Seattle Times Credulously Prints Quote from Fake Business Group

A decade ago, in reluctantly rejecting a guest column I had submitted (a modest proposal on how to increase per-student spending in Washington’s public schools), an editor at one of our region’s dailies lamented that, alas, too many newspaper readers lack “the satire gene.” Well, apparently some newspaper reporters lack this gene as well:

The Seattle Times

Business leaders aren’t arguing with the $15-an-hour goal. In fact, the OneSeattle website calls the current state minimum wage of $9.32 “undeniably less than it costs to support yourself.”

Yeah, that’s right: Seattle Times reporter Lynn Thompson quotes the wonderfully satirical fake OneSeattle website from a page that is so outrageous (it counts time texting on the job toward total compensation) that it’s hard to believe an informed reader wouldn’t get the joke. But she didn’t. Which has the folks crowing.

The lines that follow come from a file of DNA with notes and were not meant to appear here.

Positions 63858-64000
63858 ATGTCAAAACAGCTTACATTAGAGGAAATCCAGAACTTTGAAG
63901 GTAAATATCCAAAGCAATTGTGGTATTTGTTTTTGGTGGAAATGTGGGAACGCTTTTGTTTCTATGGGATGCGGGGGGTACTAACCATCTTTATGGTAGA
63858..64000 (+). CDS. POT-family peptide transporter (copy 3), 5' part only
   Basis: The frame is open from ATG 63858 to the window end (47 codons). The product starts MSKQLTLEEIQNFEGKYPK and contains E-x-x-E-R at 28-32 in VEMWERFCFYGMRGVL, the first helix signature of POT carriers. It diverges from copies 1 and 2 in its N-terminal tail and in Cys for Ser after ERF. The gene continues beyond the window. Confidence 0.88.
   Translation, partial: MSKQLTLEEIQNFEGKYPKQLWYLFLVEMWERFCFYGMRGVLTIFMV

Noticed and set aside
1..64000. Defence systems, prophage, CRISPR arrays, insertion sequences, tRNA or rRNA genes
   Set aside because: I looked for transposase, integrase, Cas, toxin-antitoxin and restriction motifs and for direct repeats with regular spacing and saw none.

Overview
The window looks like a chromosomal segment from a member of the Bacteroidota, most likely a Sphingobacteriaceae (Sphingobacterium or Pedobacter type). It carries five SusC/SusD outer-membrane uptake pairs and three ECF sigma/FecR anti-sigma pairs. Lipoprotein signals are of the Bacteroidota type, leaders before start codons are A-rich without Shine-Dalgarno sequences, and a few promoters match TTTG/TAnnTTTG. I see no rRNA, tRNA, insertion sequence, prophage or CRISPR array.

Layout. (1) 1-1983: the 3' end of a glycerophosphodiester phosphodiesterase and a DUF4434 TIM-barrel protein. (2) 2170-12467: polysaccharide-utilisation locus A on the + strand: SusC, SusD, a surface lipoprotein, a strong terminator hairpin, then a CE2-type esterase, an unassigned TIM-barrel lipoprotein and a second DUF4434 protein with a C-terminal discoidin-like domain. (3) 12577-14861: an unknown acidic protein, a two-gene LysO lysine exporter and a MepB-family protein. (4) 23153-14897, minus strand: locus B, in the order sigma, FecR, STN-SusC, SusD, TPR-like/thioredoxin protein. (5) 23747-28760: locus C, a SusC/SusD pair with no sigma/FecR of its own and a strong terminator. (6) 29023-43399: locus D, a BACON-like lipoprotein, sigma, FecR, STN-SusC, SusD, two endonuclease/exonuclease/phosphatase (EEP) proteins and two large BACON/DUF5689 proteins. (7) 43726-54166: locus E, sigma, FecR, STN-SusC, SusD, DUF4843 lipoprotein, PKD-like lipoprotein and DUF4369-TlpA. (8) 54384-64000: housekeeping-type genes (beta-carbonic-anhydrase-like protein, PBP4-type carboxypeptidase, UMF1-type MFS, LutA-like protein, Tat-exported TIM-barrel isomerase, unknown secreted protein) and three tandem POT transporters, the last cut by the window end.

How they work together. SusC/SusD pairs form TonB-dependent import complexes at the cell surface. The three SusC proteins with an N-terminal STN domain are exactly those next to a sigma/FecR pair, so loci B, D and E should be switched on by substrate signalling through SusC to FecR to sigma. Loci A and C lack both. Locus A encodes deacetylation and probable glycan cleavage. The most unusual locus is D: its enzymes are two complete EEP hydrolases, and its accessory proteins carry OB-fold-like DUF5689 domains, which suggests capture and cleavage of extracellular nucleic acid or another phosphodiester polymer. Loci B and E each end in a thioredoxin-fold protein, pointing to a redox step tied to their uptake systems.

In other questionable reporting news, the Seattle Times taps Von Trapp’s bartender as the voice of tipped employees opposing a $15 minimum wage, just days after printing an anti-$15 guest column from Von Trapp’s owner. Hmm.

UPDATE: Ha! I’ve once again earned my reputation as the Seattle Times’ volunteer ombudsman:

Information in this article, originally published April 19, 2014, was corrected April 21, 2014. A previous version of this story incorrectly attributed two quotes to business group OneSeattle’s website.


  1. 2

    seatackled spews:

    Sadly, it might well be less that she lacks the satire gene than that she’s a sloppy reporter, whether it’s due to her being lazy or overworked by stupid editorial demands like posting bullshit articles or something.

  2. 6

    seatackled spews:

    If the Von Trapp person is driving a luxury car and leaving her nice Queen Anne apartment to go on vacations to Spain, she’s sure making a lot more than I do, so I don’t see why I should tip her very much.

  3. 7

    Check yer facts spews:

    @4: Sorry, but you’re wrong. The Stranger didn’t win a 2014 Pulitzer. Instead, arts critic Jen Graves was a finalist. Try again.